Cotton – Midsouth – A Disjointed Crop Moves Into August – AgFax

    David Bennett, Contributing Editor

    Owen Taylor, Editor

    Here is this week’s issue of AgFax Midsouth Cotton, sponsored by
    the Midsouth Cotton Team of AMVAC Chemical Corporation.


    More fields are at cutout or approaching it. Those fall into that general category of “cotton planted on time,” which is a smaller-than-average part of the crop this year through much of our coverage area.

    Open weather has mostly been the case since our last report, but rains continue in parts of Louisiana where Hurricane Barry dumped substantial amounts a couple of weeks ago.

    Plant bugs and bollworms are heavy in spots, but widespread problems haven’t developed.

    Recent rains raise the prospects for target spot and other diseases.

    Also of Note: In our links section, connect to a report from Tennessee on problematic grass control in Xtend cotton. Also, you’ll find Jeff Thompson’s latest market outlook and an overview on how corn might recapture acres from cotton in 2020.



    Trent LaMastus, Consultant, Cleveland, Mississippi:

    “Our cotton ranges from the first week of bloom to 4 or 5 nodes above white flower. The crop is up and down, with fields that look great and others that are weak. I attribute weak areas to late planting on mixed to heavy ground and poor early development.

    “We continue to dig around in blooms for escaped worms. That’s in both Bollgard 2 and Bollgard 3 – some with insecticide, some without. We find an occasional 2- to 3-day-old worm under bloom tags going into bolls.

    “Aphid pressure has passed, although spider mites have been widespread and applications have been made, mostly in combination with other treatments.

    “Growers are waiting to see if the predicted rains fall today (7/29) and tomorrow before irrigating. If we don’t get rain, we’ll start pumping later this week.

    “Our corn is through and looks good. If the weather holds, at least one grower will cut a sample this week.

    “Soybeans range from V-12 to R-5.7. Bollworms are building in much of the late-planted crop, and we treated several fields last week. We’ve put Heligen in some beans with moderate populations.”

    Lee Rogers, Rogers Entomological Service, Steele, Missouri:

    “We’re treating plant bugs full swing, and aphids are increasing. Plant bugs are at threshold in some fields. Where we treated last week, plant bugs are below threshold but remain a threat.

    “Target spot is a large concern and fungicide treatments are likely. Rain is coming, and a string of cloudy days will likely follow. I’ve seen some of the ‘weird-looking’ cotton around. It isn’t widespread here, but it’s more prevalent in certain areas.

    “We’re ready to finish this cotton and are going heavily with Pix to maintain control. It’s been a frustrating season in many, many ways.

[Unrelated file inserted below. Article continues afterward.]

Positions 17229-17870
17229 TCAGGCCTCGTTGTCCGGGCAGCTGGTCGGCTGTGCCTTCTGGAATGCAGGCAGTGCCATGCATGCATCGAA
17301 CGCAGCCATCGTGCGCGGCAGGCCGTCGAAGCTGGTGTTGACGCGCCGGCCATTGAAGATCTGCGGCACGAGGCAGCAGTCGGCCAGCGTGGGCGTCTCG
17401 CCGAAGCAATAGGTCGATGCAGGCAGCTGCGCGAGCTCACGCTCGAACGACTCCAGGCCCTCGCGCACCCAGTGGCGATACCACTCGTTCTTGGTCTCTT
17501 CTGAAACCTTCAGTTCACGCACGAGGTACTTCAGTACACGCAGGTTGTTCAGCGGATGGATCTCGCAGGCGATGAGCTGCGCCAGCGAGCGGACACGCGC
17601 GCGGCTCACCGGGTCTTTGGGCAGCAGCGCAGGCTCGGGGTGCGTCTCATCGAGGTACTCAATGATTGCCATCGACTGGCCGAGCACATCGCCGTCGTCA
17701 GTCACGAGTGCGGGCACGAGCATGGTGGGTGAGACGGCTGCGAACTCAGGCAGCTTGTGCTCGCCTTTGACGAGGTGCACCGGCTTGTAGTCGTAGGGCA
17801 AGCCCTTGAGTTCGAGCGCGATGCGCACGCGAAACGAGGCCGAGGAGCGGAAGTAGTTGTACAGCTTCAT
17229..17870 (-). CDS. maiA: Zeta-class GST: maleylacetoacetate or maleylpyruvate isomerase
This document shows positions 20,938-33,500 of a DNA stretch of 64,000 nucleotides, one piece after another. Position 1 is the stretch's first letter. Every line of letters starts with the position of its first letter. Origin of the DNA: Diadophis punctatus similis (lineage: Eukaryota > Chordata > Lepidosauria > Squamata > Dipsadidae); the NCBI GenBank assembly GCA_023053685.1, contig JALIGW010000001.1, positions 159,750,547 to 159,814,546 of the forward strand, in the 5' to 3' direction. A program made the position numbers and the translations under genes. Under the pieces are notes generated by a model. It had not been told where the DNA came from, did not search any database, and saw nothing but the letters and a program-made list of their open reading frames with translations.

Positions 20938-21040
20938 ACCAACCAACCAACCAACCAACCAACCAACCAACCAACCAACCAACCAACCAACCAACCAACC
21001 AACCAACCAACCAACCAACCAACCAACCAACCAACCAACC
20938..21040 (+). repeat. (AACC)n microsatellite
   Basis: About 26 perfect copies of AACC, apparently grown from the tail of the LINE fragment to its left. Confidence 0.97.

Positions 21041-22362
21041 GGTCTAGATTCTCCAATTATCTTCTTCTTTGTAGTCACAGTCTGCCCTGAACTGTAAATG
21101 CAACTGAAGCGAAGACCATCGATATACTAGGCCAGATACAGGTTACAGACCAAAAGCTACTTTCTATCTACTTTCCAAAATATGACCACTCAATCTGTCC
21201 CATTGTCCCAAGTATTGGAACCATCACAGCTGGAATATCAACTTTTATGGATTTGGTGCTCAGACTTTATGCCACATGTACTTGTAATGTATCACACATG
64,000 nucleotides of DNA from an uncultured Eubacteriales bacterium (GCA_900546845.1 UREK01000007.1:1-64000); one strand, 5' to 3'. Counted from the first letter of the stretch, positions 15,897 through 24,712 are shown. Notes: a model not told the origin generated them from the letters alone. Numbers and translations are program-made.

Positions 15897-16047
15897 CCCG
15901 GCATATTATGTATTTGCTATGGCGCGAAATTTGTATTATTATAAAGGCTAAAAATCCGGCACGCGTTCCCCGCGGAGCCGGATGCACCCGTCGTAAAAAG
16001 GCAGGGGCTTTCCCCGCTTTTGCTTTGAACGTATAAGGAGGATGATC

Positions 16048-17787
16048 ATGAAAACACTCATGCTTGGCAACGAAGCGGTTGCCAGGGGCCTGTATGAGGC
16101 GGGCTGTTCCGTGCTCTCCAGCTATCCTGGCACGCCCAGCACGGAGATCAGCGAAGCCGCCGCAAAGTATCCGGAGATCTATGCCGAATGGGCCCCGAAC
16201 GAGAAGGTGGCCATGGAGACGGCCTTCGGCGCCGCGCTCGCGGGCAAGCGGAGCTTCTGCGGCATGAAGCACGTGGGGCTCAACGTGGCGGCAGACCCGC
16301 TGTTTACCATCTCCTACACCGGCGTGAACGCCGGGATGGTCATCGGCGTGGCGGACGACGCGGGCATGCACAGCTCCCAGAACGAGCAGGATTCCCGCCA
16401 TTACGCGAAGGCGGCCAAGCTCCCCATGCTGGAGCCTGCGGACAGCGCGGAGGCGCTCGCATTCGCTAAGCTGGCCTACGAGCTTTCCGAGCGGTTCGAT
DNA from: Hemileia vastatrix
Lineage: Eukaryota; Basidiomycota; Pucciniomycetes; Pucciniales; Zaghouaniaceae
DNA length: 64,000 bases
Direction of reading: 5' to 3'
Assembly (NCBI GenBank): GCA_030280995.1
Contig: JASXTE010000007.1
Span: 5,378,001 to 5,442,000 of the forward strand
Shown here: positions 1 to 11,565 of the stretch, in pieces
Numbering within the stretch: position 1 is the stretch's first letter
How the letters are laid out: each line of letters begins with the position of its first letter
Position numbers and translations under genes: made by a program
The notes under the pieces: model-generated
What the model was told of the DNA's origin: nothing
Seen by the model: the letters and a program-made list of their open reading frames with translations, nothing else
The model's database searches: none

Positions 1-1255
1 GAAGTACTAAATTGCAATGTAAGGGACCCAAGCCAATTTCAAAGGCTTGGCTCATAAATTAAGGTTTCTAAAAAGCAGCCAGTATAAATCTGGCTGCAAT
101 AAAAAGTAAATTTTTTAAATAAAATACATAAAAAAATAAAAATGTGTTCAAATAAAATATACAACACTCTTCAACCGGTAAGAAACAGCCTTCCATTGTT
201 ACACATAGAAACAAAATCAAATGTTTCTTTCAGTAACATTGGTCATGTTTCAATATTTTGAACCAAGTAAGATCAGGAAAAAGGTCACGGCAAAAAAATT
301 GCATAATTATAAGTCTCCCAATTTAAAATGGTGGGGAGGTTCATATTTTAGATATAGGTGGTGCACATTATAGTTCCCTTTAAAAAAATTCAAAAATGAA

“In soybeans, we’ve dodged major pest problems with only a few stink bugs – greens and browns – and worms.”

    Larry Walker, Walker Cotton Technical Services, Flintville, Tennessee:

    “Over 5 inches of rain fell across several recent events. Much of the cotton has been blooming for a month and we’re at or past peak bloom. We’ve taken care of plant bugs and stink bugs, mainly greens, over the last 2 weeks. Our cotton is clean and growing well.

    “We may be at our last Pix application and are running 3 and 4 nodes above white flower. Hopefully, another 4 inches of gentle rain will fall through August, which would top-up the yields over the next 30 days. It’s worth noting that we’ve had 45 inches of rain so far this year. We’ve hit our monthly average or gone above it every month since last September. So, we don’t want August to break that trend.

    “We suspect that a handful of plants may be infected with the blue virus disease, although it’s nothing to be worried about – maybe a single plant per 1,000 acres of cotton.

    “In places, prickly sida is scattered around, but we aren’t finding escaped Palmer amaranth. The Xtend program has performed well, and we’ve followed it with Liberty/glufosinate. Xtend is performing much like Roundup did in 2000. The question is: ‘When is the system going to break?’”

    Richard Griffing, Griffing Consulting, LLC, Monterey, Louisiana:

    “The youngest cotton is at early bloom. The oldest is 3 nodes above white flower, and we treated it 2 or 3 weeks ago for bollworms. Moth trap numbers are dropping and eggs are running 10% to 15%.

    “Plant bug pressure has trended lighter for the last 10 days, although we’re still treating. Spider mite populations are light and aphids are gone.

    “It would be great if the weather would cooperate. Target spot and bacterial blight are picking up in several varieties.